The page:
We updated the design of this site on September 25th. Learn more.
Show more
ClinicalTrials.gov
ClinicalTrials.gov Menu

Blood Sparing Strategies: Single Shot High Dose Erythropoietin Two Days Before Heart Surgery (SHOT)

This study has been completed.
Sponsor:
ClinicalTrials.gov Identifier:
NCT01265680
First Posted: December 23, 2010
Last Update Posted: April 8, 2013
The safety and scientific validity of this study is the responsibility of the study sponsor and investigators. Listing a study does not mean it has been evaluated by the U.S. Federal Government. Read our disclaimer for details.
Information provided by (Responsible Party):
Luca Weltert, Cardiochirurgia E.H.
December 22, 2010
December 23, 2010
April 8, 2013
February 2012
November 2012   (Final data collection date for primary outcome measure)
Use of allogenic blood transfusions [ Time Frame: In hospital stay (usually 5 to 8 days after operation) ]
Same as current
Complete list of historical versions of study NCT01265680 on ClinicalTrials.gov Archive Site
Hemoglobin level on postoperative day four. [ Time Frame: Day 4 after operation ]
Same as current
Not Provided
Not Provided
 
Blood Sparing Strategies: Single Shot High Dose Erythropoietin Two Days Before Heart Surgery
Single High Dose Erythropoietin Obviates Transfusions: an Independent, Blinded, Prospective Randomized Study in Heart Surgery Population.

All patients operated on at the European Hospital Heart surgery Division will be randomized to either single dose 80.000 UI of Human Recombinant Erythropoietin and intravenous iron or control.

Primary end point is the amount of transfused blood. Secondary end point is the Hemoglobin level in the patient on postoperative day four.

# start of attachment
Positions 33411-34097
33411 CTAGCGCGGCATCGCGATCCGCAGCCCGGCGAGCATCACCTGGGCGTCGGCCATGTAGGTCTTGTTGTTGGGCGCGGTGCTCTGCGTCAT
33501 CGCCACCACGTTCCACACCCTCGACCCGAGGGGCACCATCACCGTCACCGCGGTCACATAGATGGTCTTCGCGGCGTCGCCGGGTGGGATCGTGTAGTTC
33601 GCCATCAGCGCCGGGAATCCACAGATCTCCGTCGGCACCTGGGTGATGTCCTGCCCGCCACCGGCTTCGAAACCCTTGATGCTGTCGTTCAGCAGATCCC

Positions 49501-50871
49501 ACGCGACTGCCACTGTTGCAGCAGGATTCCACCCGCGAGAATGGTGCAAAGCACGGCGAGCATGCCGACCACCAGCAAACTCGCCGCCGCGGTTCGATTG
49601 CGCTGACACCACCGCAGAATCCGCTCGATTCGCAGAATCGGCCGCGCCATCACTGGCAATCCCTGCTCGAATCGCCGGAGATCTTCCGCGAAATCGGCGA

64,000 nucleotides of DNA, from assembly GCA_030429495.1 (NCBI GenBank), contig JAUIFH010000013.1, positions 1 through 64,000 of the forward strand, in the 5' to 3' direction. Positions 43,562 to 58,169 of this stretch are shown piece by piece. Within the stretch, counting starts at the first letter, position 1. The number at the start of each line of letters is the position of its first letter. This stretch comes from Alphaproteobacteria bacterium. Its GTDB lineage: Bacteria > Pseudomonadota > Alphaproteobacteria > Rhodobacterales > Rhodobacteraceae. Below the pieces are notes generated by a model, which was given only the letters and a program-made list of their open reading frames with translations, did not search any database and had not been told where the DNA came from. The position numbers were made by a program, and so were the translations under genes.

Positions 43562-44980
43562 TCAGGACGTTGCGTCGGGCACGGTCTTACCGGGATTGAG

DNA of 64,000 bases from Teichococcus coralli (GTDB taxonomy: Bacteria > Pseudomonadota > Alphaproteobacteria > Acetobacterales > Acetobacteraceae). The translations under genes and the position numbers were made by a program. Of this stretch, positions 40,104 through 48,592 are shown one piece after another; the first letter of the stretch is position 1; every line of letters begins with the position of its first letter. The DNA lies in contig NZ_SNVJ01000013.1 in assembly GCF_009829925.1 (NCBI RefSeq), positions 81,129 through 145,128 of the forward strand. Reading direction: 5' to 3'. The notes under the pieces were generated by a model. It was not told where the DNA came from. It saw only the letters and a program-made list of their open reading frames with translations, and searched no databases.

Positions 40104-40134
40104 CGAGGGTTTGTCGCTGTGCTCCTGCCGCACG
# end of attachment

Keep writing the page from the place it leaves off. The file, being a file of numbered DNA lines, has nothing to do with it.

Ancillary analysis regarding safety at 45 days and cost effectiveness are planned as well

Growing evidence points out blood transfusion as a major determinant in medium and long term prognosis as regarding heart surgery population. Moreover blood has become a scarce resource, thus often delaying intervention due to lack of availability.

Previous studies at our Hospital have shown that high dose Human Recombinant Erythropoietin (HRE)effectively spares transfusions even when administered two days before surgery. The previous protocol was fragmented into 5 administration which proved to be unpractical even if effective.

After multidisciplinal discussion with nephrologists and transfusionists a new protocol was established: 80.000 UI in a single dose at time of arrival at the hospital. There are no exclusion criteria planned.

Our primary end point is the amount of transfused blood. Our secondary end point is the Hemoglobin level in the patient on postoperative day four.

Ancillary analysis regarding safety at 45 days and cost effectiveness are planned as well.

Interventional
Not Provided
Allocation: Randomized
Intervention Model: Parallel Assignment
Masking: Double (Participant, Outcomes Assessor)
Primary Purpose: Treatment
Blood Transfusion
Drug: Erythropoietin
80.000 UI of Human Recombinant Erythropoietin and intravenous iron at time of arrival at the hospital.
Other Name: Eprex
  • Experimental: Erythropoietin
    80.000 UI of Human Recombinant Erythropoietin and intravenous iron at time of arrival at the hospital
    Intervention: Drug: Erythropoietin
  • No Intervention: Control
    No added administration other than our standard of care.
Not Provided

*   Includes publications given by the data provider as well as publications identified by ClinicalTrials.gov Identifier (NCT Number) in Medline.
 
Completed
600
January 2013
November 2012   (Final data collection date for primary outcome measure)

Inclusion Criteria:

  • All comers

Exclusion Criteria:

Sexes Eligible for Study: All
Child, Adult, Senior
No
Contact information is only displayed when the study is recruiting subjects
Italy
 
 
NCT01265680
00-05
Yes
Not Provided
Not Provided
Luca Weltert, Cardiochirurgia E.H.
Cardiochirurgia E.H.
Not Provided
Not Provided
Cardiochirurgia E.H.
April 2013

ICMJE     Data element required by the International Committee of Medical Journal Editors and the World Health Organization ICTRP